- The Washington Times - Friday, September 27, 2013

A federal judge is scheduled to consider Tuesday whether to issue a temporary restraining order to halt new firearms restrictions set to take effect that day in Maryland.

The request for the order is part of a lawsuit filed by a collection of Maryland residents, gun store owners and Second Amendment advocates attempting to block implementation of some of the most stringent gun laws in the nation.

In court papers served on Gov. Martin O’Malley, Maryland Attorney General Douglas F. Gansler and the Maryland State Police, the plaintiffs are seeking to block the laws from going into effect because they “will burden impermissibly the fundamental constitutional rights” and cause “significant economic harm” to business.

The lawsuit, filed Thursday in U.S. District Court in Maryland, says the Firearms Safety Act of 2013 passed this year by the General Assembly would “unconstitutionally restrict” the right to keep and bear arms. It argues the new laws violate the Second Amendment by arbitrarily outlawing certain guns and prohibiting features and accessories that promote their effective and efficient use. It also says the prohibition on magazines holding more than 10 rounds is unusual and limits a gun owner’s ability to defend themselves.


Constitutional scholars said the lawsuit could eventually lead to more clarity from the U.S. Supreme Court on the boundaries of the right to keep and bear arms.

A sign warning of the coming assault weapons ban in Maryland is next to AR-15 semi-automatic rifles at the Annapolis Gun Show on Sunday. "You see people who've bought guns, you see older people. This is not about what everybody thinks it is. This is a plan to disarm America," said Neil Kravitz of Appalachian Promotions. (Andrew Harnik/The Washington Times)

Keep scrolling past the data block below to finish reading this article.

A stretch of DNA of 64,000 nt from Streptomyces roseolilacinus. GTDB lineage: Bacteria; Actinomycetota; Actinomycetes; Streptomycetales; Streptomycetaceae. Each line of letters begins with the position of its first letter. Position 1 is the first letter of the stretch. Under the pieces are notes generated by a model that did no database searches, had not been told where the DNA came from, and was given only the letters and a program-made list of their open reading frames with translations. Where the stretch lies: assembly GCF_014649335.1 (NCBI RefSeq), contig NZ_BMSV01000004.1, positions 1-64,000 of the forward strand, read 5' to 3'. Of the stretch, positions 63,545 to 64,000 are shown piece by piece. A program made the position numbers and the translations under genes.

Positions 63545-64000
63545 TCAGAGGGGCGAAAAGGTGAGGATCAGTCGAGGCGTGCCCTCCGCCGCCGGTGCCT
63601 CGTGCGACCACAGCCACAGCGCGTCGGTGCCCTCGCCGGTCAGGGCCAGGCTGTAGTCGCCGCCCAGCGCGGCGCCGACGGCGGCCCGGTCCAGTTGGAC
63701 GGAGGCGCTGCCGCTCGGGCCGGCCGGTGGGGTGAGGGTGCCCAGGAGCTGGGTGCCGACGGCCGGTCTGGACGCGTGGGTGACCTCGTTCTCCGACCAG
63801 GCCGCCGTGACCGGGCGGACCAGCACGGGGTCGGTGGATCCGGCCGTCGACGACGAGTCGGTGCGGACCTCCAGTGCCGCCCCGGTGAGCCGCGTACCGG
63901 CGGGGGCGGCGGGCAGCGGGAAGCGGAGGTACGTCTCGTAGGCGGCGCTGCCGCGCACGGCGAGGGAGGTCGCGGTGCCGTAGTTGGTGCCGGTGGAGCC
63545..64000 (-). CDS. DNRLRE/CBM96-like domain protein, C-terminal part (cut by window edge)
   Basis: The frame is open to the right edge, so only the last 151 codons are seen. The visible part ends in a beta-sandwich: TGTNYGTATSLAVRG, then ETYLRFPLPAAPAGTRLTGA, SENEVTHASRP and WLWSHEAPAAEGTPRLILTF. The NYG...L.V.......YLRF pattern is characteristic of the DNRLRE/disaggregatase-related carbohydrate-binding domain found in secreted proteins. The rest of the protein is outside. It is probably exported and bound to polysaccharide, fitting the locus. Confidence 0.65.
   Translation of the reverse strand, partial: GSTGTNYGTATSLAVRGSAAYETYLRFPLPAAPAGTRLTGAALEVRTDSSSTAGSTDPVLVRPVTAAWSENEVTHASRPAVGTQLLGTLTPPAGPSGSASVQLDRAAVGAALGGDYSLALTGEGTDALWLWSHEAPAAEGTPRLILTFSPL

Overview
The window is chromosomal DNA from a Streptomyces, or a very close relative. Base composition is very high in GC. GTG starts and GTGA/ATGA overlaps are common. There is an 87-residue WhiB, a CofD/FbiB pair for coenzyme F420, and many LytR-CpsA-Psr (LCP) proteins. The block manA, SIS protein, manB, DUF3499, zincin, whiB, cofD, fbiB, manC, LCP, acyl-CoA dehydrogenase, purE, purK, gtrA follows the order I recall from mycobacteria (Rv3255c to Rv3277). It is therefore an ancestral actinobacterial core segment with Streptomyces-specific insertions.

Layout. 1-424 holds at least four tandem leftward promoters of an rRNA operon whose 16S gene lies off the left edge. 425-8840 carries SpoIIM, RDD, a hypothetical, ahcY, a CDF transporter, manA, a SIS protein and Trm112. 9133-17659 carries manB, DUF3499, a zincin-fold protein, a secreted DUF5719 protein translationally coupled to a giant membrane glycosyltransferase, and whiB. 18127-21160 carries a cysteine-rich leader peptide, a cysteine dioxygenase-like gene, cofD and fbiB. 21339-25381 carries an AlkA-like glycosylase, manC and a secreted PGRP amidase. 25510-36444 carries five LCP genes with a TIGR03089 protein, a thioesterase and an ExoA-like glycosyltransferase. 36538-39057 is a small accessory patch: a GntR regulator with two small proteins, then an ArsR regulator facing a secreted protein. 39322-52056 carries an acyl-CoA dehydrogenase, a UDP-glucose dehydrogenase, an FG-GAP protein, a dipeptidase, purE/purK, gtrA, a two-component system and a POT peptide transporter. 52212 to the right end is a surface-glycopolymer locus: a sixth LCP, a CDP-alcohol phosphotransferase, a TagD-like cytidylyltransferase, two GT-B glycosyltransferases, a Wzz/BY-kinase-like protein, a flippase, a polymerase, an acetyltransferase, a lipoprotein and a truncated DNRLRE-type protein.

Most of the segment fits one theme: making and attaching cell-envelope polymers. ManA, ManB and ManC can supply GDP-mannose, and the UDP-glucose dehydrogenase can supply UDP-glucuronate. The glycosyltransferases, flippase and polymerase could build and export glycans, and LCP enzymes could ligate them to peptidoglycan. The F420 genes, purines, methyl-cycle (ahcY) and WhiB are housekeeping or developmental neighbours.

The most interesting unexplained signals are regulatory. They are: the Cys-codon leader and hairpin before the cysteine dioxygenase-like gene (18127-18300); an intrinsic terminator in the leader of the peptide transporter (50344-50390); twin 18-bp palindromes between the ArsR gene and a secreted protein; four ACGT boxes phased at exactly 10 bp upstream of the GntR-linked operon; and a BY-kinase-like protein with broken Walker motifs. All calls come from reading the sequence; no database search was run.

A sign warning of the coming assault weapons ban in Maryland is ... more >

“What we’re seeing now are states in the U.S. having a variety of gun control laws that may or may not be constitutional,” said John Hudak, a fellow in governance studies at the Brookings Institution. “Until the Supreme Court rules, we have a very loose understanding of where the constitutional line is drawn.”

Along with limiting handgun magazines to 10 rounds, the Maryland law adds 45 guns to a list of banned assault weapons and requires gun buyers to submit their fingerprints and obtain handgun qualification licenses.

The lawsuit argues the restrictions deny gun owners equal protection under the law because retired police officers are not subject to provisions that ban certain weapons and limit magazine capacity. It also says that guidelines governing the list of banned assault weapons are vague and unspecified.

Current law requires a purchase application, which is forwarded to the licensing division of the Maryland State Police where officers conduct a background check. As of Tuesday, anyone looking to buy a gun must get a handgun qualifying license, which includes four hours of handgun training taught by a certified instructor and time spent firing at a range.

Mr. Gansler stated in an opinion in January that the proposed qualifying license was constitutional and law-abiding gun owners had nothing to worry about.

The lawsuit, backed by the National Rifle Association, lists as plaintiffs three state residents — including two veterans — two gun stores and four state-based groups that advocate for the rights of gun owners and dealers.

Gun litigation saw an upswing after the 2008 District of Columbia v. Heller decision in the U.S. Supreme Court that overturned the city’s longtime ban on most handgun ownership.

“It’s a very new thing,” said Ilya Shapiro, senior fellow in constitutional studies at the Cato Institute. “Heller was only decided five years ago. Before then, gun litigation was basically limited to prisoners challenging criminal convictions.”

The problem with the Heller decision, Mr. Hudak argued, was that while it gave some guidance “it did leave the question open about some gun requirements.”

“States were left open to their own decisions to implement gun control laws,” he said.

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